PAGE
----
The Coalition Government justifies cutting local government funding for public services on the grounds that this will open up opportunities for private sector businesses, voluntary groups and social enterprises to provide these services instead. Calderdale’s Energy Future strategy seems to accept this theory and work within its terms. But it’s a very questionable policy.

Since Calderdale Council has no money to pay for any of the carbon reduction measures, it will work with banks and businesses.

Key Council “partners” 

The Council will convene a working group of businesses and third sector organisations. Once the working group knows which measures are feasible, it will create an action plan and monitor its implementation. It should give priority to measures which reduce carbon emissions the most.

It’s not clear how the Council will select members of the Working Group, although members will  represent organisations that are “key partners” with the Council in carrying out Calderdale’s Energy Future. How the Council will make sure the Working Group is democratically accountable and open to public scrutiny is also unclear.

Since Calderdale Council adopted Calderdale’s Energy Future as a vision of possible ways of reducing  Calderdale’s carbon emissions – not a set of actions – it will be interesting to see if Calderdale Council will consult the public in the event that it ends up committing to any potentially contentious carbon reduction measures, such as large scale commercial wind farms and biomass energy.

A statement of intent not a set of actions

Calderdale Council  commissioned a company called Carbon Descent to identify theoretically possible ways of meeting the targets for reducing Calderdale’s carbon emissions. Carbon Descent number-crunched various theoretically possible measures and concluded that it is possible to achieve 94% of the 2020 carbon emissions reduction target, if the various theoretically possible carbon measures are all successfully carried out on schedule.

Cost/benefit analyses of these measures show that it’s theoretically possible for their benefits to exceed their costs within a few years.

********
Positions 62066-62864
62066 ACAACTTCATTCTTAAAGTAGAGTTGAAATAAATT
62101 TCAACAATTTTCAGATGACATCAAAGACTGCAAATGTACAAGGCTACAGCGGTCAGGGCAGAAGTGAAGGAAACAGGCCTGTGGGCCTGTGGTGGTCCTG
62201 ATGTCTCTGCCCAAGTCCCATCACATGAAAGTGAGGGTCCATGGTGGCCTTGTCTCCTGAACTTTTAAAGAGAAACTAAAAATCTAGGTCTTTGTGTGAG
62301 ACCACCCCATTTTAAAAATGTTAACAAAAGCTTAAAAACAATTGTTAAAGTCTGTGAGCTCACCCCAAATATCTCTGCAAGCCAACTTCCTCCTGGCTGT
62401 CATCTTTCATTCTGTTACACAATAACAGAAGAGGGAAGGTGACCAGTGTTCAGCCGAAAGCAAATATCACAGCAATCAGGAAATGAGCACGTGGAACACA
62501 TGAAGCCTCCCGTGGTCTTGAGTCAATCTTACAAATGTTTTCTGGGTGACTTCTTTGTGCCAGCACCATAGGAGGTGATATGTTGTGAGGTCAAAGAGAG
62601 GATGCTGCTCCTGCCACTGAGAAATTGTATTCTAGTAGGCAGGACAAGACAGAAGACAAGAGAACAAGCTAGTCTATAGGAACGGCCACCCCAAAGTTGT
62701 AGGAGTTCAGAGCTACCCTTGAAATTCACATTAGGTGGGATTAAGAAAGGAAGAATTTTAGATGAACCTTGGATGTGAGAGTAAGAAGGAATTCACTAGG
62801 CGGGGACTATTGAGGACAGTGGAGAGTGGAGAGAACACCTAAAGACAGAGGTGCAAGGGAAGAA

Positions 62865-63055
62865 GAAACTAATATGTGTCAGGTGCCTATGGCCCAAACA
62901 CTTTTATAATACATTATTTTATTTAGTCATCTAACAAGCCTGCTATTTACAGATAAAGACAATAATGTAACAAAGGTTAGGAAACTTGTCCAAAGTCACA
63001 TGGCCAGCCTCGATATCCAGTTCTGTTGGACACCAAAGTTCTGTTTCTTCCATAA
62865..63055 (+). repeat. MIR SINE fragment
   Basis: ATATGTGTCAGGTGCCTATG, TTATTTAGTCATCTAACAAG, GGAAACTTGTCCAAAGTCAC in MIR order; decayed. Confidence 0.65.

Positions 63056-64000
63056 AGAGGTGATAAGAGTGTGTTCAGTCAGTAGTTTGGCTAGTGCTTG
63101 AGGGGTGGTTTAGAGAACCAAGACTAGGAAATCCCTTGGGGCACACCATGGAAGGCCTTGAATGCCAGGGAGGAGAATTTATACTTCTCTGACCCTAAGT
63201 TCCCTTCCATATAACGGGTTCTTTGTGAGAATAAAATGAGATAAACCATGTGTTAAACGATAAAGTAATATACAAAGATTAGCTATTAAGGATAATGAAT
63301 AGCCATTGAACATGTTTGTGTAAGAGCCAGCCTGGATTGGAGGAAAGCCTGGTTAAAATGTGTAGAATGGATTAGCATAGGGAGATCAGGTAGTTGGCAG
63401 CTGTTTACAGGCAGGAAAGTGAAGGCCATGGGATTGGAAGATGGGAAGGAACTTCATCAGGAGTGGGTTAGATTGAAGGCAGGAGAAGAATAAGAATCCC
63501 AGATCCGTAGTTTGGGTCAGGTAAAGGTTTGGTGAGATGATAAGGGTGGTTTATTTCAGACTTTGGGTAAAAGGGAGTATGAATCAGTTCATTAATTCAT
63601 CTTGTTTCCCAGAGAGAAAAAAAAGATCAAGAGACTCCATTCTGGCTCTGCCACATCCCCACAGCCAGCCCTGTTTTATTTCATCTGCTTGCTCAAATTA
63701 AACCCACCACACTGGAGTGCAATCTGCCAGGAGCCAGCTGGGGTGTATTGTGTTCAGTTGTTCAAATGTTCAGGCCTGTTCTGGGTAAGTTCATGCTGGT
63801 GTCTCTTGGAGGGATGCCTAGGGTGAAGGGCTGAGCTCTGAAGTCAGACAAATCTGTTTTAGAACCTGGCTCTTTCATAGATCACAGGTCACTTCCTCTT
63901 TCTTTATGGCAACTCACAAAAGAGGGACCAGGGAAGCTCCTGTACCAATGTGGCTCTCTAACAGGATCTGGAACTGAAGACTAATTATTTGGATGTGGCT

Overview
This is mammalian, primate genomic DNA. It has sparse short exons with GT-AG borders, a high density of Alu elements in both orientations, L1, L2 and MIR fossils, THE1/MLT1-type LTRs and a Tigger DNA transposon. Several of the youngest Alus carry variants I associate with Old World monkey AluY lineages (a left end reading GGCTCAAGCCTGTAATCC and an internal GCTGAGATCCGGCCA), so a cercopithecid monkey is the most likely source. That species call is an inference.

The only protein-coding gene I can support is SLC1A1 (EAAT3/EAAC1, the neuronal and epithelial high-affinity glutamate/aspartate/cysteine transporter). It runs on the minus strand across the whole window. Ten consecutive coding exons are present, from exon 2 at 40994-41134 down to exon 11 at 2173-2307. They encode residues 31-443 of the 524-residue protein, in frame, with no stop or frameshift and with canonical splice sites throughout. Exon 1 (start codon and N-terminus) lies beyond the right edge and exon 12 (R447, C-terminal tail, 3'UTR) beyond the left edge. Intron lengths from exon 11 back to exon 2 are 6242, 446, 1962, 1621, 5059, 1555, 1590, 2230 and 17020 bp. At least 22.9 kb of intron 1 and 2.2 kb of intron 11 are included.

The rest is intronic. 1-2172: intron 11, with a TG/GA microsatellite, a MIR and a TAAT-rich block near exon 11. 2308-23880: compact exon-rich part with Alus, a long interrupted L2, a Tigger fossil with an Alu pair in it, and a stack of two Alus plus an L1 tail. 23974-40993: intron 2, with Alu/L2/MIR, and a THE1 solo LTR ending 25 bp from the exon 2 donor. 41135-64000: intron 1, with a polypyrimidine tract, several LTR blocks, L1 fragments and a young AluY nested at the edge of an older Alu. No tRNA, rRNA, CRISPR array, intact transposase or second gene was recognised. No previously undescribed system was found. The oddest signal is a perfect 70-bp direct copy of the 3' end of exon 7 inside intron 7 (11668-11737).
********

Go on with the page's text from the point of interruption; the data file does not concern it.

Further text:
In addition to the targets for reducing the area’s carbon emissions, the Council aims to reduce its own carbon emissions by 40% by 2020, from the 2005 level.

Since “ the required feasibility work has not been delivered”, it’s not clear if it will in fact be possible to reduce carbon emissions by the targetted amount. (Update 2022: Calderdale Council met this target by 2020.)

Particularly since some measures promise very big carbon emissions reductions, but no one knows at this stage if it’ll be possible to carry them out. Like switching to large-scale biomass energy.

Carbon Descent estimates this would give nearly one fifth of the targetted reductions, but Emma has clarified that there is no ”agreed pathway for Biomass” in the Strategy.

These are the main CEF proposals for reducing the area’s carbon emissions and energy use:

  • encouraging householders and businesses to pay for energy efficiency improvements in their homes and business premises – mainly through the new Green Deal scheme. This is despite the fact that even the government’s own advisers on the Climate Change Committee have calculated that the Green Deal won’t work, and recommend  instead that the Big Six energy companies should pay for insulating homes across the country, on a street by street basis.